Ritter on Thursday commemorated the completion of one such solar installation, at the newly completed Rifle Branch Library of the Garfield County Public Library District. That project was expected to provide half the library’s power. Instead, it’s covering more than 100 percent of the building’s needs, meaning its meter is running backwards, library officials are reporting with glee.
TOUR OF DOWNTOWN
Also Thursday, Rifle Mayor Keith Lambert took Ritter on a brief tour of downtown to show some of the projects being undertaken through the Sustainable Main Streets Initiative, under which participating communities benefit from the targeted resources of several state agencies.
The tour included a historic theater being renovated by the city, and a city-owned former lumber store site slated for redevelopment for such possible uses as restaurants and shops. Lambert also proudly showed off the city’s popular Centennial Park, which has LED lighting funded by Ritter’s New Energy Communities Initiative.
Transit-oriented development and a walkable downtown full of attractions are among city leaders’ other visions for Rifle.
Those leaders aren’t discounting the continued importance of traditional energy development to the city’s economy.
But Lambert said the dream of a more diverse energy and economic future for Rifle, initially voiced by a small number of city leaders several years ago, has come to be embraced by the city at large.
“There’s a feeling in the community as well that this is our destiny and this is our future,” he said.
Michael Langhorne, who has volunteered to spearhead the city’s sustainable downtown program, praised Ritter’s efforts to have state agencies “come to the table” with the city in its efforts rather than standing as bureaucratic obstacles.
“This kind of partnership is very vital for rural communities,” he said.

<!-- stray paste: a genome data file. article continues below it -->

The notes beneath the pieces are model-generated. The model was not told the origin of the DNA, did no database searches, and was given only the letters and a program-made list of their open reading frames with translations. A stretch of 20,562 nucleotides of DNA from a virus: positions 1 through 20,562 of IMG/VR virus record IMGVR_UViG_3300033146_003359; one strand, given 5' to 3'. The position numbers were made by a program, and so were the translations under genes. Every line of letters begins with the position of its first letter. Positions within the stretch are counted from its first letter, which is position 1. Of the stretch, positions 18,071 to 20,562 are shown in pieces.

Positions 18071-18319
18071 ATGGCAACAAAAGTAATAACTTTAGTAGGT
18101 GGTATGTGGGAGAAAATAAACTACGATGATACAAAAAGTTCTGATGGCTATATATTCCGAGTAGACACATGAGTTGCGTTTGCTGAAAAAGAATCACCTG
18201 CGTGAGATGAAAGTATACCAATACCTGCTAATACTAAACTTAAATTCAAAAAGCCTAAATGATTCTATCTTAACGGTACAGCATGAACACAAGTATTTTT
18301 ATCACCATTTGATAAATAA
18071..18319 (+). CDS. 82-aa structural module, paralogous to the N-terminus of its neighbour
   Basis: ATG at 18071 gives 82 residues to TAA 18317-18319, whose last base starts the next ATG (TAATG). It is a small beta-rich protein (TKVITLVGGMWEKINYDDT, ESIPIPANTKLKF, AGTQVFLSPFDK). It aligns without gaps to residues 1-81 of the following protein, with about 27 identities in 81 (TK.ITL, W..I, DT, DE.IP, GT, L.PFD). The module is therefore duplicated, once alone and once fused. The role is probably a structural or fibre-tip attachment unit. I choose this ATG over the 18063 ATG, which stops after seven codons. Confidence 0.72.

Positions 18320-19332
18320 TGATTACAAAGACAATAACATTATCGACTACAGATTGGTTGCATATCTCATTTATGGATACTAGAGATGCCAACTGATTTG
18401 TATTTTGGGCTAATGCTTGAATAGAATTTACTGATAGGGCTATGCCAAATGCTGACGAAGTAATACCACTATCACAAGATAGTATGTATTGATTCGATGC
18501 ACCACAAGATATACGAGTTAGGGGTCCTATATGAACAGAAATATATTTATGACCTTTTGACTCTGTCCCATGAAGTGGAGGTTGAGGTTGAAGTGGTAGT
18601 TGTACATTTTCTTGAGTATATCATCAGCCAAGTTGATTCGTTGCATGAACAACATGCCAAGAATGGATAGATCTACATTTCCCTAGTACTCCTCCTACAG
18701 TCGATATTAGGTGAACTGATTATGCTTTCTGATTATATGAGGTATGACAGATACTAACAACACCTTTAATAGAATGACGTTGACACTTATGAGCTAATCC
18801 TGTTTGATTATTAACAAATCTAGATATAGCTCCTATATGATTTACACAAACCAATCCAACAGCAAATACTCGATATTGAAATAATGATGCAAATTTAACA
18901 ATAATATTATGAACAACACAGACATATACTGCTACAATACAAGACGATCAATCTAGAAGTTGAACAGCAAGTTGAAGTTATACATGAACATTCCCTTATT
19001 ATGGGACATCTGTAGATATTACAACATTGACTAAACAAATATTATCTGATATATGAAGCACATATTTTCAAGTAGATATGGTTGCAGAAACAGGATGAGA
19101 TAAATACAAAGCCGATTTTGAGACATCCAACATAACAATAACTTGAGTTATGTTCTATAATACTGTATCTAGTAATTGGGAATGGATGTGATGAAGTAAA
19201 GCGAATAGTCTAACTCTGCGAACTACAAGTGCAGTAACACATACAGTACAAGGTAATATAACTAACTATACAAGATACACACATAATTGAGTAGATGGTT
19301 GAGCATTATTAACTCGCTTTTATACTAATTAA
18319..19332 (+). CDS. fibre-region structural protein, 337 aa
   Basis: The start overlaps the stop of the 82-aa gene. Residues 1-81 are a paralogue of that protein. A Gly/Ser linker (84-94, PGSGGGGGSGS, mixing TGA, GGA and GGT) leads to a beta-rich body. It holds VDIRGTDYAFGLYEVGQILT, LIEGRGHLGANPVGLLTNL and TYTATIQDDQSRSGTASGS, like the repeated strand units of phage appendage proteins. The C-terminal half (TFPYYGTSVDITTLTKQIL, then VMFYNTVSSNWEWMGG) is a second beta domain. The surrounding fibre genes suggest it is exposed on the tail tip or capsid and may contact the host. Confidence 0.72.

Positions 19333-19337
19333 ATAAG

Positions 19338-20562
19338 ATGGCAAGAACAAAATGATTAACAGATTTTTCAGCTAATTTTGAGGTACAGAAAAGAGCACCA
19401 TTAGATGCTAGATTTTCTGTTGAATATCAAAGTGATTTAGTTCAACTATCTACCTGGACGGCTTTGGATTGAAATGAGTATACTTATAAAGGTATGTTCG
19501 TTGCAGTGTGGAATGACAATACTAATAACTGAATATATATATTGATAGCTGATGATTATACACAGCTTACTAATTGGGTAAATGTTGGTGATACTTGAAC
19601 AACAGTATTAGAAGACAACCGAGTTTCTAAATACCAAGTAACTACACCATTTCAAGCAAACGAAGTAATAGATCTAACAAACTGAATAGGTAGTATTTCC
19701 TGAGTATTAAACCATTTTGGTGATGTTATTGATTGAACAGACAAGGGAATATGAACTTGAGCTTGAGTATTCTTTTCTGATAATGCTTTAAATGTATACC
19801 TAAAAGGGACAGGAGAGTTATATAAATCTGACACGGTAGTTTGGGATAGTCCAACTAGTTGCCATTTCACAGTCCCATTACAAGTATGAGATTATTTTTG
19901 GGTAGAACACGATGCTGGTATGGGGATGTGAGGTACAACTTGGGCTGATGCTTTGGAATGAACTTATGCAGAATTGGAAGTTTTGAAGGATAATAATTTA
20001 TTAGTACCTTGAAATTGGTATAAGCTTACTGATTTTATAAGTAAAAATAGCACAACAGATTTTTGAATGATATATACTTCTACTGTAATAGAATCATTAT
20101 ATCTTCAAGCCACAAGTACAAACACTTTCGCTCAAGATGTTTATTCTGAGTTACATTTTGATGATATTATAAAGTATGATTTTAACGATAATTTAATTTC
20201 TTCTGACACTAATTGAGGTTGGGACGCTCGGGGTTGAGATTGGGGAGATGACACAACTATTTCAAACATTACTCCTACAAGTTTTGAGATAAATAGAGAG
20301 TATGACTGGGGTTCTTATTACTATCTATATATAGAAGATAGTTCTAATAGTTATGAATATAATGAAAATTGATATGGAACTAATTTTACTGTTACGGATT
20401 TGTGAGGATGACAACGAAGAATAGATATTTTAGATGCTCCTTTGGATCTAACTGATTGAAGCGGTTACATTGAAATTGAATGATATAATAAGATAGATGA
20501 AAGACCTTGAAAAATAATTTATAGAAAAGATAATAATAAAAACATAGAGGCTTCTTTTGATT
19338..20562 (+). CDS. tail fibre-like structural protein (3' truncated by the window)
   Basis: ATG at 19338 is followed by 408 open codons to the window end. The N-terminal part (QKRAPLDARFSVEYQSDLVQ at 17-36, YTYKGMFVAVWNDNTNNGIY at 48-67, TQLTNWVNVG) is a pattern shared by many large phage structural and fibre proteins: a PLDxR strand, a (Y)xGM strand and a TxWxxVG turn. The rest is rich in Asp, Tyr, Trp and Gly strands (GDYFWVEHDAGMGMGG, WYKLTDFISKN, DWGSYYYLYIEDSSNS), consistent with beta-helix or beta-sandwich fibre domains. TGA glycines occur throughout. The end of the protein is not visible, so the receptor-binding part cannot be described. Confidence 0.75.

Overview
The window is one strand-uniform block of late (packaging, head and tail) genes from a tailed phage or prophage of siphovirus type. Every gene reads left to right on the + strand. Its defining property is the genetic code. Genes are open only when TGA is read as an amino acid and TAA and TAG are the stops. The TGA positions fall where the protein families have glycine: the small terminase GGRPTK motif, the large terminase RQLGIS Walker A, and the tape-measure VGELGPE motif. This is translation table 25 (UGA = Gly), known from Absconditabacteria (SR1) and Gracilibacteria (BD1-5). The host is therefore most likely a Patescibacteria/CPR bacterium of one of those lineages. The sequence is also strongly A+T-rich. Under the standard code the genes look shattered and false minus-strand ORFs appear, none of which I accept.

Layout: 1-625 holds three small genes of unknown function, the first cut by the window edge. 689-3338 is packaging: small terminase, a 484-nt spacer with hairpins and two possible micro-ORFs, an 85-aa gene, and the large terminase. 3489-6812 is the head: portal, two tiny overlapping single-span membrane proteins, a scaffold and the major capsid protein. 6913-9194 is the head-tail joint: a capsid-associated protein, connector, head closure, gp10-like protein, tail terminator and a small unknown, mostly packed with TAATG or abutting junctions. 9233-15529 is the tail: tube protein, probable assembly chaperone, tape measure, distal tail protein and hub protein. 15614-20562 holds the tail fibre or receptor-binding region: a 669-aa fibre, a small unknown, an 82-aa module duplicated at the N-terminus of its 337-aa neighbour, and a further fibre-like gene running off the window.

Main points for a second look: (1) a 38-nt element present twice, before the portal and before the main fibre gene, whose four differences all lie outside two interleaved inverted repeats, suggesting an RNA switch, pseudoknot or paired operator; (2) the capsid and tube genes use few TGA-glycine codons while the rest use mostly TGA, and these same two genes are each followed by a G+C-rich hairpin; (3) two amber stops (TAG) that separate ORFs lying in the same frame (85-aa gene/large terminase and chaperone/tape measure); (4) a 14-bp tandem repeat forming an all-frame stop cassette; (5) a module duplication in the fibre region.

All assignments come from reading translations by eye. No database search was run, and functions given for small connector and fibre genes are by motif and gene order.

He said it also will be important for the administration of Colorado’s next governor, John Hickenlooper, to keep the Sustainable Main Streets Initiative going.
In an interview, Ritter said he hopes Hickenlooper will continue something along the lines of that initiative and also continue with the clean-energy efforts Ritter shepherded while governor.
“The governor-elect and I talked about Colorado’s potential as a hub for a clean-energy economy. There’s more to do, and I think he’s dedicated to doing that,” Ritter said.
With Ritter’s time as governor drawing to a close, local beneficiaries of his clean-energy initiatives seized the opportunity Thursday to thank him for those initiatives and share some of the results with him.
“We’re helping every sector in the region to save energy,” Glenwood City Council member Shelley Kaup said of the work being done by the Garfield New Energy Communities Initiative, whose board she heads.
Alice Laird, director of Clean Energy Economy for the Region, the nonprofit that administers that initiative, told Ritter, “We cannot describe the enormous positive change it’s made in the region. It’s brought our region together in a very tangible way.”
For Lambert, it has been gratifying to see the accomplishments occurring at the regional level and within Rifle itself.
“It’s all happening, and seemingly it’s like becoming a star overnight. It hasn’t been overnight. It’s been a long process, but we’re reaping the rewards,” he said.